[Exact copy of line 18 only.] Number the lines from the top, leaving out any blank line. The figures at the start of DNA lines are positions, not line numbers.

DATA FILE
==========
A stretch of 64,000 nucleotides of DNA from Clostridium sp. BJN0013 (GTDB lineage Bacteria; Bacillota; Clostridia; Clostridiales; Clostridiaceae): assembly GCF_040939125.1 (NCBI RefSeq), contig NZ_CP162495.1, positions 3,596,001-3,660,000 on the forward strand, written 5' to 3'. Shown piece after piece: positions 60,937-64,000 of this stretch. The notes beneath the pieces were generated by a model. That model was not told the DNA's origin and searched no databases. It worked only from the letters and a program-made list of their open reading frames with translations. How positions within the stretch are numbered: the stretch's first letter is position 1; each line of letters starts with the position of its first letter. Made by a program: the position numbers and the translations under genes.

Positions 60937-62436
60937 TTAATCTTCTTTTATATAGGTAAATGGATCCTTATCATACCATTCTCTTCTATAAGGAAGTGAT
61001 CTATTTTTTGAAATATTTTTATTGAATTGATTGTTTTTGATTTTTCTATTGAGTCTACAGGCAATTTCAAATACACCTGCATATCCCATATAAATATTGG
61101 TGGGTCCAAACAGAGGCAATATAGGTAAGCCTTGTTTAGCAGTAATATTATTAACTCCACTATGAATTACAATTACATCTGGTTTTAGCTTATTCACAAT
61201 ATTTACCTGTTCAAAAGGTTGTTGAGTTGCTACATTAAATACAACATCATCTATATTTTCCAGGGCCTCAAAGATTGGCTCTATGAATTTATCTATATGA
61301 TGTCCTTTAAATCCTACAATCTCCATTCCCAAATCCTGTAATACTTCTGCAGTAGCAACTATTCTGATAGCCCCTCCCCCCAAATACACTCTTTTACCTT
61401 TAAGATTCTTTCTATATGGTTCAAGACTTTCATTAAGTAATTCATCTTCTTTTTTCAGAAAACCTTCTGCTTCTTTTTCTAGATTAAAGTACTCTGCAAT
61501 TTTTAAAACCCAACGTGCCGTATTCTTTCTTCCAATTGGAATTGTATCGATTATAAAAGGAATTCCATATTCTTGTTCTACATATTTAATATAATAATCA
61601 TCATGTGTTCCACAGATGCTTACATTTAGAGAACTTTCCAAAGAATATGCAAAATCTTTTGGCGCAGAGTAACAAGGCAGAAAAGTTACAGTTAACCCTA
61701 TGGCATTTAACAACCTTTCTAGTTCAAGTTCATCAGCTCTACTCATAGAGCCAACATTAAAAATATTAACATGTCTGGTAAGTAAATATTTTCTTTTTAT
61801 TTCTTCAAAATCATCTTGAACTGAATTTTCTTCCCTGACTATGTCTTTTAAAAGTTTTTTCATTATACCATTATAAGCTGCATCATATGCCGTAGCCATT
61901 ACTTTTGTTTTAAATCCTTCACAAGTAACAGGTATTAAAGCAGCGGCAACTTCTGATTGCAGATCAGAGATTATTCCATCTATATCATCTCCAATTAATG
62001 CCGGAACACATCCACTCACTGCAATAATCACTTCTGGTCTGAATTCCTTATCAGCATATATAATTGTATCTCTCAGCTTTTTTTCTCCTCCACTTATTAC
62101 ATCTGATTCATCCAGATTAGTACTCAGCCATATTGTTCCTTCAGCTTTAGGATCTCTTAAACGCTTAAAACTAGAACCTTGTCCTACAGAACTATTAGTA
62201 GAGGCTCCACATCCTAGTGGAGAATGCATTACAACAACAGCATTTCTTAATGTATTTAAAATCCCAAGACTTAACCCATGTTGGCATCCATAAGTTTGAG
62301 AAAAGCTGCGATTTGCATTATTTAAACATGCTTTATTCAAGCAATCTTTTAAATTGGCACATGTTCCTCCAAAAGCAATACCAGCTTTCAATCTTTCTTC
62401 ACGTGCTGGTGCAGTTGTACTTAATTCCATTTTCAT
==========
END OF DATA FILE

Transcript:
62401 ACGTGCTGGTGCAGTTGTACTTAATTCCATTTTCAT